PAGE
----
smoke residue

Technical questions that one would like posed to experts
(scientists) in fields related to particulate pollution.

Re: Thanks Harley and Bodhi

Postby Harley » Sun Jun 03, 2007 4:17 pm

muddywaters wrote:Well, I thank you for your input again. I have thought this over-I mean Harley's ideas about the barbeque. Well, I think I have to think of this woodburner as more of a hands on learner. Hence, if I try to talk to him about the issue he may not listen. Even if it is in a backdoor kind of way. See remember here that he thinks he is correct. I thought about a smoke detector that might go off when the smoke comes my way, something like that. Any ideas here? Something that might bring his attention to the smoke when it is occuring without a direct kind of confrontation.

Well - at least there is some time before you have to go the smoke detector route... I'm not sure that would really work if it is that bad.

In the meantime... the BBQ, or just a 1 on 1 talk still may be worth a shot during the summer. Again.... it's tough to tell what is wrong without really knowing what the neighbor is doing, or what the setup is.

Have you ever called or talked to him when the conditions were at their worst, and said to him.... "come over here and look at what's happening?", and what was the response?
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Postby muddywaters » Sun Jun 03, 2007 6:10 pm

Yes we did call him one night when the smoke was trailing down our property about 15 feet off the ground. This did not work he compared it to leaf smoke. We got the impression we should ignore it.
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Postby Harley » Fri Jun 08, 2007 7:06 pm

It's really tough to tell what's going on, or what the problem is without knowing what he has, or how he is burning/using his stove.

If he needs to be a "hands on" type of person to learn, then maybe he needs to learn how to run his stove properly. Even an older, Pre-EPA stove can, and should be able to work without making any or much smoke.

The best I could say is to try to find out what's going on over there in a friendly way, and then maybe we could give you some advice.
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Smoke residue

Postby Ernest Grolimund » Sat Sep 13, 2008 1:21 pm

I have seen hundreds of old stone buildings in Pittsburgh stained and discolored by smoke from steel mills and coke plants and coal burning. It is well known that pm and smoke of all kinds leaves a residue on buildings and it is hard to clean. Pictures of woodsmoke residue can be found on MPA's site. I have personally witnessed the brown and black residue on a neighbors chimney from black carbon and brown creosote and have read of towns saying this is a sign of improper combustion and a dirty stove. It is an indication that this equipment is even worse than a normal certified stove and they can be bad enough if dirty and burning green wood or if they are starved for oxygen by burning in a tight house that does not let enough air in to burn properly. In fact, I theorize that fires in the past got more oxygen and were not as bad since nuisance laws from the past say any strong smell or smoke is a nuisance or health problem. The oxygen in the air has gone down 50% as CO2 has gone up.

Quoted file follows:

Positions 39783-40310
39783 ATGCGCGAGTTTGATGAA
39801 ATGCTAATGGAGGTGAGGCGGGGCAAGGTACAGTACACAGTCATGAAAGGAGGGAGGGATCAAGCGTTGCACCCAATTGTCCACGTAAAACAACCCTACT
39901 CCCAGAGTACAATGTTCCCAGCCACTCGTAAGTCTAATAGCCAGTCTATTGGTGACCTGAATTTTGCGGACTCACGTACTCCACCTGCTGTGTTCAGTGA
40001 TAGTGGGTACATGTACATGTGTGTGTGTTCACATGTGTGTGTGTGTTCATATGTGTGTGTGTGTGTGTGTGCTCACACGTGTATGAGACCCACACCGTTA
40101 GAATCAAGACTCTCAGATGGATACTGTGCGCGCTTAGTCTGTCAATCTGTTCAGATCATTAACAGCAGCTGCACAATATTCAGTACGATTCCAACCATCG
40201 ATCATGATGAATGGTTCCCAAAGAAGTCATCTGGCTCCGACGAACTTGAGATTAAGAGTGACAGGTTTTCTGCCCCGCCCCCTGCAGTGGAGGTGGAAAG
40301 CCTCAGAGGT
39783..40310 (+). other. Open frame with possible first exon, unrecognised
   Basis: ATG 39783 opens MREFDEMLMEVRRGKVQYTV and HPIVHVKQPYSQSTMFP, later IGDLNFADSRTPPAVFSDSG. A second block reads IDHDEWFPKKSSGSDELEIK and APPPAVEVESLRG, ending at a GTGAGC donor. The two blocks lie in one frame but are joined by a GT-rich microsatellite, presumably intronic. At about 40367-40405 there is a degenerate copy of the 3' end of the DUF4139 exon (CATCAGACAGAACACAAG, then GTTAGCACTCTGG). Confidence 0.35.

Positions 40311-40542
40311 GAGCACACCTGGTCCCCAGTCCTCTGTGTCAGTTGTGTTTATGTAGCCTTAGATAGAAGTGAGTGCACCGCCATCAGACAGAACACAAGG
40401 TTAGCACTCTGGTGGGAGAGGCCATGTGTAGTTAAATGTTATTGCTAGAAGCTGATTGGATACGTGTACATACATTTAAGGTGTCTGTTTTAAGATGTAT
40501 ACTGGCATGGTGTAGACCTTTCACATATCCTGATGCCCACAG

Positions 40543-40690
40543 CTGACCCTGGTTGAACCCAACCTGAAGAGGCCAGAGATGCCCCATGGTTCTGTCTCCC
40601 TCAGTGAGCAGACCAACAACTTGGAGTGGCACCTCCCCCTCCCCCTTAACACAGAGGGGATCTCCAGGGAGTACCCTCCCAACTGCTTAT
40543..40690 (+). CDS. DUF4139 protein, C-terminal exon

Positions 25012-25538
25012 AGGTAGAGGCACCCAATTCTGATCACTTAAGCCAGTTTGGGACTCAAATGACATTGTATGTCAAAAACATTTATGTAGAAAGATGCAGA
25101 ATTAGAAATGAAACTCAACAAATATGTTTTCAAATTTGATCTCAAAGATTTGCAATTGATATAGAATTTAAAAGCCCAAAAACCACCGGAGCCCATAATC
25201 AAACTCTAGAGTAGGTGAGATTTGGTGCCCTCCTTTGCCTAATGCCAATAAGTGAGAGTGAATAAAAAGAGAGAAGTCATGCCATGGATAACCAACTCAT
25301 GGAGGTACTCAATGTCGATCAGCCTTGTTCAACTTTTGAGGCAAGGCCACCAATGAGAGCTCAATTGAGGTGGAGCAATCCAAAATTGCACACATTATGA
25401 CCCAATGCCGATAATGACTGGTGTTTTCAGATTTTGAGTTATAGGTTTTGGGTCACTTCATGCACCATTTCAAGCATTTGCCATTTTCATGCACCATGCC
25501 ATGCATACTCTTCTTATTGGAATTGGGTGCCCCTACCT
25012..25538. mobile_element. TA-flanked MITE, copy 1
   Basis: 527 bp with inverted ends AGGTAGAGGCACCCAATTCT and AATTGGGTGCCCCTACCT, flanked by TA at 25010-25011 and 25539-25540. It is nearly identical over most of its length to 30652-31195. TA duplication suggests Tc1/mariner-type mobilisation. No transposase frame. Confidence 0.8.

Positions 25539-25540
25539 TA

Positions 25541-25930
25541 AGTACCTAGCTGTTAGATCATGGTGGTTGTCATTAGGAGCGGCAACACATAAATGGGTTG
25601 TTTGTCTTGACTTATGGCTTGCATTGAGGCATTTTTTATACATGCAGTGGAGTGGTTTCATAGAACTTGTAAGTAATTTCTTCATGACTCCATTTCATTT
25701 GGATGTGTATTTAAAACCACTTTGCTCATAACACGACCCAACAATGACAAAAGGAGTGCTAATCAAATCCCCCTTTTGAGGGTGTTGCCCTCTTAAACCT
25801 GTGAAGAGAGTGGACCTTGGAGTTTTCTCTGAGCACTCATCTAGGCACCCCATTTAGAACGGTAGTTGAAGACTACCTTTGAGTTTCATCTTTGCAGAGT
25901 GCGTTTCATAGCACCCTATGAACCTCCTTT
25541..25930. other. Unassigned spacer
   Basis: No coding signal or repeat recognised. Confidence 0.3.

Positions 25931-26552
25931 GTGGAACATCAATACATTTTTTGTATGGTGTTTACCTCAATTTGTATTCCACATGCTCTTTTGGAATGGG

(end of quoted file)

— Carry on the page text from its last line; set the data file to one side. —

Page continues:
Even the woodburners agree this situation sounds nastier than normal and normal can be nasty enough. See an Am Lung affiliated doctor and get a medical opinion and lawyers opinion and have the lawyer write a letter saying it is neccesary for your health that this nuisance be corrected. A witness will help too. This will make the neighbor take notice. Give him time to sort it out and get over his anger if you can. This approach worked for me and others. Do not tolerate this. It sounds dangerous.
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Postby Wilberforce » Sat Sep 13, 2008 2:23 pm

My late grandfather smoked cigars. Always had one in his mouth while at home,
and while driving. After he died, I 'inherited' his 10-year old car, a blue Plymouth
with (what looked like) brown interior. I was amazed how bright blue the vinyl
became after a good cleaning.

I worked after-hours in a bar, sweeping up and loading the coolers. The 'tan'
color suspended ceiling should have been white, I guess. Everything had a sort
of sticky film clinging to it. Tables and chairs, bar, etc. Even the red carpeting
was a dull brownish-red hue. Of course, state law directs that vent fans run,
and I did not get much of the prior smoke, but vents are not enough.

If people are getting smoke desublimation on their homes from wood smoke,
I believe it. Don't have to convince me. I've seen something similar.

I wish smokers (and recipients of secondhand smoke) could look inside of their
lungs and blood vessels. Makes me wonder if smoker's blood is brownish-red
rather than bright red? (I'm thinking of that sort-of-red carpet at the nightclub)
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Residue in lungs

Postby Ernest Grolimund » Sat Sep 13, 2008 4:35 pm

Residue in lungs. That is the important thing woody. You hit it right on the head ! When young, a school took all the children to see a film on smoking and they showed pictures of lungs from autopsies of smokers. Black soot from carbon. Brown mucus from tar. Quite a lesson. Saw it when I was ten and still remember it at 55. I have got a local hospital taking up the issue. She is trying to educate she prepared an educational brochure with Burning Issues information. This could be the most important work you ever do, working on CAR.
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